Terry Riley

California composer Terry Riley launched what is now known as the Minimalist movement with his revolutionary classic "In C" in 1964. This seminal work provided the conception for a form comprised of interlocking repetitive patterns that was to change the course of 20th century music and strongly influence the works of Steve Reich, Philip Glass and John Adams as well as rock groups such as The Who, The Soft Machine, Curved Air, Tangerine Dream and many others. In the 60's and 70's he turned his attention to solo works for electronic keyboards and soprano saxophone and pioneered the use of various kinds of tape delay in live performance resulting in another set of milestone works, "A Rainbow in Curved Air", "Poppy Nogood and the Phantom Band", "The Persian Surgery Dervishes" and "Shri Camel". These hypnotic, multi-layered, polymetric, brightly orchestrated, eastern flavored improvisations set the stage for the New Age movement that was to appear a decade or so later.

In 1970 Riley made his first of a series of trips to India to study with renowned North Indian vocal master, Pandit Pran Nath. Over the years he has frequently appeared with Pandit Pran Nath as vocal and tamboura accompanist.

Terry taught North Indian Raga and music composition during his years at Mills College in Oakland, California, in the 1970's. It was there he met David Harrington, the founder and 1st violinist in the Kronos Quartet and began the long association that has produced 9 string quartets, a keyboard quintet, "Crows Rosary" and a concerto for string quartet and orchestra, "The Sands", commissioned by the Salzberg Festival in 1991. "Cadenza on the Night Plain" was selected by both Time and Newsweek as one of the 10 Best Classical Albums Of The Year. The epic 5 quartet cycle, "Salome Dances for Peace", was selected as the #1 Classical Album Of The Year by USA Today magazine and was nominated for a Grammy.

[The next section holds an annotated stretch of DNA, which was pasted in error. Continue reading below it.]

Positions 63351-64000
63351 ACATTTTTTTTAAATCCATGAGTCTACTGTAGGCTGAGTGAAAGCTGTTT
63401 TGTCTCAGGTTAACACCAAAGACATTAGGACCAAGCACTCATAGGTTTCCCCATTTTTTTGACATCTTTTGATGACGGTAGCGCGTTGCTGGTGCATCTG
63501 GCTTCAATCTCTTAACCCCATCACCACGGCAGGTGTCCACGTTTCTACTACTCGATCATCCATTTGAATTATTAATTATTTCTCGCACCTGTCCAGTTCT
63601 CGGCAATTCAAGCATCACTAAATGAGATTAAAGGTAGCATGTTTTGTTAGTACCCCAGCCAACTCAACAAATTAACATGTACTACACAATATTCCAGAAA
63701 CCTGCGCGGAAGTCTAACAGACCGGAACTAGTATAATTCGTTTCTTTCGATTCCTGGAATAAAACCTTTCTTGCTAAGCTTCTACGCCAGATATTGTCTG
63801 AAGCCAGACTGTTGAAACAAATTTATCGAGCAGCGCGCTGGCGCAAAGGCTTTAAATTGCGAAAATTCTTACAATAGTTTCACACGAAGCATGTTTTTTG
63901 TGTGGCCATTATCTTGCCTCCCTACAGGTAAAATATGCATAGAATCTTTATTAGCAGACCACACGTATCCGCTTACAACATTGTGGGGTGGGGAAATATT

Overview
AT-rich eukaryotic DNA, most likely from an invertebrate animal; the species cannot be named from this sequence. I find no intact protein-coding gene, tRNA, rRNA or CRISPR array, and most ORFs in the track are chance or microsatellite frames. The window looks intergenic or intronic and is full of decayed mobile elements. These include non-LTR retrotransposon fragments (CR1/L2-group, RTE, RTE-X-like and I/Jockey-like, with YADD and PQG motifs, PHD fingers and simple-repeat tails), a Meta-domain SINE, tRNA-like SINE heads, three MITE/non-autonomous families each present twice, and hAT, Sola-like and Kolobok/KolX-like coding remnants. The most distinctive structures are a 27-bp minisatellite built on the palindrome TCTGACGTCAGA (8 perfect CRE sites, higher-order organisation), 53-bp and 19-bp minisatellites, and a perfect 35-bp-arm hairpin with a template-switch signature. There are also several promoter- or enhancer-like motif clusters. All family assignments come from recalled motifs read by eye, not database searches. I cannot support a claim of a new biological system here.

Riley's innovative seven-movement orchestral work, "Jade Palace", was commissioned by Carnegie Hall for their centennial celebration 1990/1991 and performed there by the St. Louis Symphony Orchestra under the direction of Leonard Slatkin. "June Buddhas", a three- movement work for chorus and orchestra based on the choruses from the Mexico City Blues of Jack Kerouac was commissioned by the Koussevitzky foundation in 1991.

Terry Riley has written for a variety of new music ensemble including the Rova Saxophone Quartet, Array Music of Toronto, Zeitgeist, Stephen Scott's bowed piano ensemble, The California EAR Unit, guitarist David Tanenbaum, the Abel-Steinberg-Winant Trio, pianist Werner Baertschi and the Amati String Quartet. In 1989 he formed the new performance ensemble KHAYAL which specializes in group vocal and instrumental improvisation.

In 1992, Terry formed a small theater company, The Travelling Avantt-Gaard, to perform his opera/theater piece "The Saint Adolf Ring" based on the divinely mad drawings, poetry, writings and mathematical calculations of Adolf Woelfi, an early 20th century Swiss artist.

Riley's solo keyboard and piano concerts have become somewhat legendary due to his unique blending of eastern and western styles and the unusual all-night solo concerts he gave in the 60's. He was listed in the London Sunday Times as one of the 1000 Makers Of The 20th Century.

(This bio is from New Albion's site.)